I have to blog about my friend, Jean.
Jean is the one of the most spiritual people I've ever met. I have
Christian friends who will disagree with this as they continue to read this blog but Jean, truly, is one
of the most "Christ-like" people I know. He's one of the "goodest" people I know.
Jean is the kind of friend that makes me know that God has a hand in everything and everyone that is put into my life.
Jean is the kind of friend that makes me understand - on a cellular level - Ecclesiastes 3:1:
There is a time for everything, and a season for every activity under heaven.
I met Jean - and yes, he is male and his mother named him using the
French spelling of Jean - at some spiritual growth group in my late
teens or early 20's. I actually don't know how long I've known him.
Jean is an important part of my past. The past that makes me who I am in my present. He's not part of my present. I have contact with him so infrequently - maybe once every two or three - or even four - years. But the lack of contact, the fact that he is a person from my past - doesn't lessen AT ALL the importance he has in my life.
Jean was my "family" for many years. He listened to me work through
many relationships, he mediated conflicts between me and my mom, he was
beside me as I fell in love with Charlie and followed him to Idaho, he
visited my mom when I lived elsewhere, he has been one of the important rocks
in my life.
In the beginning, Jean had a unrequited crush on me. It was unrequited because I knew Jean was gay. Jean later said that he didn't know it, but I did. Obviously, Jean knew, but being a male from a small west Texas town, he denied what was really in his heart. Years later when he was embracing his lifestyle, he said that I pulled him, "kicking and screaming, out of the closet". I really didn't do that. I was just there.
I was there to watch the process, the deeply painful process, that Jean went through as he walked the road to self-knowledge and self-acceptance.
I was there - literally on the other side of the closet door, as he sat weeping in his bedroom closet so people in the adjoining apartments wouldn't hear his pain through the thin walls.
I was there - waiting for him to get back to the hotel when we went to Dallas so he could experiment with people he met in the gay clubs that were popular in the '70's.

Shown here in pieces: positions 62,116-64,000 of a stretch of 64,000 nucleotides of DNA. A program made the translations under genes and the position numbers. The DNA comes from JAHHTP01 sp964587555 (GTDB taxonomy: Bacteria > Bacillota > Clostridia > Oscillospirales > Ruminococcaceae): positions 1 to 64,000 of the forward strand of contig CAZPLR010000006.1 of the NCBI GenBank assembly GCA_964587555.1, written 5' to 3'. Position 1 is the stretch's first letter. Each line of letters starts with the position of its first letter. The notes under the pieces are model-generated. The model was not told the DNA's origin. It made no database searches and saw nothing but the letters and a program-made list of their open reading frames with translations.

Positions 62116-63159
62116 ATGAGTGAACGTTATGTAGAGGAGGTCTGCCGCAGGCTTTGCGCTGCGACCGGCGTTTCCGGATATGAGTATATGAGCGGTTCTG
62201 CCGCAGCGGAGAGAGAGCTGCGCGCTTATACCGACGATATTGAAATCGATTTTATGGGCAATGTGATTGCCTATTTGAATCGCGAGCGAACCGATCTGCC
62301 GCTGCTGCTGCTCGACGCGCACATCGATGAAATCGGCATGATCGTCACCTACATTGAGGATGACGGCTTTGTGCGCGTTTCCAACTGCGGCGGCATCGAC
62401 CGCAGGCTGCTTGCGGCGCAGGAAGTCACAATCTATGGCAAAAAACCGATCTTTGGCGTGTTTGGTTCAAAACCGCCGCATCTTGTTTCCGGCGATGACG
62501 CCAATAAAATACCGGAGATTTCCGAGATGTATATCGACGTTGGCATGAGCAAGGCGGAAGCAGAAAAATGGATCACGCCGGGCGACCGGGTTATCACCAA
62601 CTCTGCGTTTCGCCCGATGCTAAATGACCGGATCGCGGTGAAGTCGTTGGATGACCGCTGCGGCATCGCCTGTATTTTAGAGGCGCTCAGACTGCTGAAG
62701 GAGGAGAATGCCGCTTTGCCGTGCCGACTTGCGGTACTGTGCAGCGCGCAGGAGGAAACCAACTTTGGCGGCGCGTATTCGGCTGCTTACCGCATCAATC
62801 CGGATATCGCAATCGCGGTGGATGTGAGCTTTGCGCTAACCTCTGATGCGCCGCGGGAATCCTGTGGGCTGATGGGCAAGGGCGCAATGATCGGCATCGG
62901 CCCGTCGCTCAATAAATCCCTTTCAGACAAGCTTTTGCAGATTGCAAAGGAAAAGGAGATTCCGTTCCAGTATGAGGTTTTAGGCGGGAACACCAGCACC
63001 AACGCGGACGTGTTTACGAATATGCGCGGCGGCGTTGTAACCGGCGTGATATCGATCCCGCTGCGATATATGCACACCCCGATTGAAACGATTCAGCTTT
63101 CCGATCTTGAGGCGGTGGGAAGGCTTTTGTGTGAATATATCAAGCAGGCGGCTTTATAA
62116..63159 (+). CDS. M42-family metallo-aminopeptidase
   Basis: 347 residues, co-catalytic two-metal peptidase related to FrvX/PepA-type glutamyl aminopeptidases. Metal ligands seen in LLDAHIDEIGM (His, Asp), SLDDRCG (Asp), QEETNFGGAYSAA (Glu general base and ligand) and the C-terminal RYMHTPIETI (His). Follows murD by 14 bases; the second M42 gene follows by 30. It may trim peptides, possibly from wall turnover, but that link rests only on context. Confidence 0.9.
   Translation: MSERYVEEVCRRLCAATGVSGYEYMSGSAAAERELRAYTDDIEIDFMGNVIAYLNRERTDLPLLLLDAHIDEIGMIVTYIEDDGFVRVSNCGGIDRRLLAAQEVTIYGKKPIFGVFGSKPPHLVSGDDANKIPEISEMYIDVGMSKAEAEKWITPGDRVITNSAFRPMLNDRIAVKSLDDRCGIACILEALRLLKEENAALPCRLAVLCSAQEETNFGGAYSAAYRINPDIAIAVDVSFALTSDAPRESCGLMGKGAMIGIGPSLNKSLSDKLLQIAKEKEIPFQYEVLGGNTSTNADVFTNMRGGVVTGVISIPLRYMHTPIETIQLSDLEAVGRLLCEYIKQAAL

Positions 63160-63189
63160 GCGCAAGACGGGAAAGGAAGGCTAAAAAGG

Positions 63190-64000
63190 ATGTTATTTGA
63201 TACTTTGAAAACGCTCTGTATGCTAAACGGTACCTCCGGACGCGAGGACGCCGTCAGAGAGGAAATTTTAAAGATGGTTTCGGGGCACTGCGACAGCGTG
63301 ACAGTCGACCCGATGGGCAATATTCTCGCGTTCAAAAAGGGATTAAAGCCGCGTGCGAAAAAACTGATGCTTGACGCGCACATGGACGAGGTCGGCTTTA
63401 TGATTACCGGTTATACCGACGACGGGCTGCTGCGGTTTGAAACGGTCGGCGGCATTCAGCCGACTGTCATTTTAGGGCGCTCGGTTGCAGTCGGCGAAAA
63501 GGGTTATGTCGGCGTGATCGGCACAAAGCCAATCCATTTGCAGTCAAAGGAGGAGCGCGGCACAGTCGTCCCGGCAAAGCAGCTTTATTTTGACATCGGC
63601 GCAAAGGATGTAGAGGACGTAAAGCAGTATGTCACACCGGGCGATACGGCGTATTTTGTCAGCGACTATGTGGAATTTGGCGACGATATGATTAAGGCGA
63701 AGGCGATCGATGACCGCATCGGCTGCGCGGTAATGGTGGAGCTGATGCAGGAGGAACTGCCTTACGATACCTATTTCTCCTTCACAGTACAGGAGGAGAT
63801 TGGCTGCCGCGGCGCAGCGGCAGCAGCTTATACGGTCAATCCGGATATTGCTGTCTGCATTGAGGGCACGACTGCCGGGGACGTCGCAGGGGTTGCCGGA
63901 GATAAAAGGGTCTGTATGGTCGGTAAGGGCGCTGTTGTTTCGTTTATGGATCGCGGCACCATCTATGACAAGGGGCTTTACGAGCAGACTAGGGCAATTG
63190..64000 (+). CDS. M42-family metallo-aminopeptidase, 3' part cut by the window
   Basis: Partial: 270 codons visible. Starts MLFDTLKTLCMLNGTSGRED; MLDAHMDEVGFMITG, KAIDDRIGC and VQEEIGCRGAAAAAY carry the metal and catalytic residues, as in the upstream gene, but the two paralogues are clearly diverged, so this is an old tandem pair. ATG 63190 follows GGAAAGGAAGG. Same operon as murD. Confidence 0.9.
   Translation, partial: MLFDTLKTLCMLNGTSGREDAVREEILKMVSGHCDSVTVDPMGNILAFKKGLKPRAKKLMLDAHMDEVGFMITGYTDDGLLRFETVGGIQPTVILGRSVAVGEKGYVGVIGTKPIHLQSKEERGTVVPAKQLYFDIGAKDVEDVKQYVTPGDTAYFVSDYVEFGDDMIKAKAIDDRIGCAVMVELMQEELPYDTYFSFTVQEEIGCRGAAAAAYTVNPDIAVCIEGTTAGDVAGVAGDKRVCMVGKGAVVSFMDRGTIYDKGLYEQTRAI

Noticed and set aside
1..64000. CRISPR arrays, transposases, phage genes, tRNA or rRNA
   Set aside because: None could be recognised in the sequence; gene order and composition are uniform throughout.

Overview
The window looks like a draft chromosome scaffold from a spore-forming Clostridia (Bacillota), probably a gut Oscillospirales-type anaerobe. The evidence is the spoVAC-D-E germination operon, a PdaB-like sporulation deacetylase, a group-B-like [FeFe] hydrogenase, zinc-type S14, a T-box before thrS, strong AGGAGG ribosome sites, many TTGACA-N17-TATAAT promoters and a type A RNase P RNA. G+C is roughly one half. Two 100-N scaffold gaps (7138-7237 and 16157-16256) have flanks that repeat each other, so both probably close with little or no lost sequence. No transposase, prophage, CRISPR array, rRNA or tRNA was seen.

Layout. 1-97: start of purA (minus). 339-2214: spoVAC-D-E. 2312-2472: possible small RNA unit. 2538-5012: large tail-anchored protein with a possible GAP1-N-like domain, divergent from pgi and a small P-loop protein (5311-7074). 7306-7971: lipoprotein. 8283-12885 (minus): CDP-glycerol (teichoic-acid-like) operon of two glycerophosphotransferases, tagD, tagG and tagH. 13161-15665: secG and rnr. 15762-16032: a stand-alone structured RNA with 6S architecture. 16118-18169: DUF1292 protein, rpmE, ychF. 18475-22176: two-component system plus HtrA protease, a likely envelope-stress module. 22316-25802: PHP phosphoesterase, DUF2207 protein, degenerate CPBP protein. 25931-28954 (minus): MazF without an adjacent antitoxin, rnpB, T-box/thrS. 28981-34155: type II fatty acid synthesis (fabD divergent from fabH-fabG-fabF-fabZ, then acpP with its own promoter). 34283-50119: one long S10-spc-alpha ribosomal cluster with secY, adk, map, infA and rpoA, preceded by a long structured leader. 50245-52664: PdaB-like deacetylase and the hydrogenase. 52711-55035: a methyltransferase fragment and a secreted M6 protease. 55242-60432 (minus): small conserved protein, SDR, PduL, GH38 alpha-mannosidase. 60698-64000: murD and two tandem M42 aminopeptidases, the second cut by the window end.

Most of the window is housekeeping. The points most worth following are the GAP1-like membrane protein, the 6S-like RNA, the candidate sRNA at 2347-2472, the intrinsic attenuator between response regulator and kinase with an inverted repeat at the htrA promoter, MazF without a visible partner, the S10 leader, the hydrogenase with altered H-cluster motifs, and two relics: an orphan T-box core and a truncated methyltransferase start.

I was there - through romances, break-ups, pain, and laughter.
I was there when he met John.
Jean fell in love with John in the very early '80's - before I met Charlie. I resented having to share Jean with John. He was no longer available every evening for nachos and driving around, talking. He was no longer available to out-of-town weekend jaunts. He was no longer interested in looking at guys with me, rating them on our own little scale of 1 to 10.
Our relationship changed - as relationships do when someone falls in love.
When I fell in love with Charlie, my relationship with Jean continued to evolve into what it needed to be at that time of our lives. He no longer spent Christmas at my mom's house. We no longer had to visit each other's homes. We no longer had to catch up with each other daily.
But, Jean's importance in my life never wavered.
When my mom died on Halloween in 1991, Jean is the person who planned and conducted my mother's memorial service. He did this at my request. The person who loves you, and loved your mom enough, to lead her funeral never, absolutely never, loses their importance in your life.
The last time I saw Jean was two years ago when we met up for coffee in Lubbock and spent hours catching up. I marveled at his love and commitment to John and at his tales about his relationship with John that, at that time, had lasted ten years longer than my marriage. Jean spoke of a full life and a relationship that "completed" him.
I found out on Facebook that John died this week. He apparently died of a massive heart attack while he and Jean were traveling.
My heart is breaking for Jean.
But I'm glad that he has known love.
I'm glad that he has experienced knowing that he was loved.
I'm glad that he has had a relationship that has defied the odds and lasted so much longer than so many "accepted" relationships.
I'm glad that he had John.
Please pray for this man who has lost his life partner.
Jean's friend, Jenn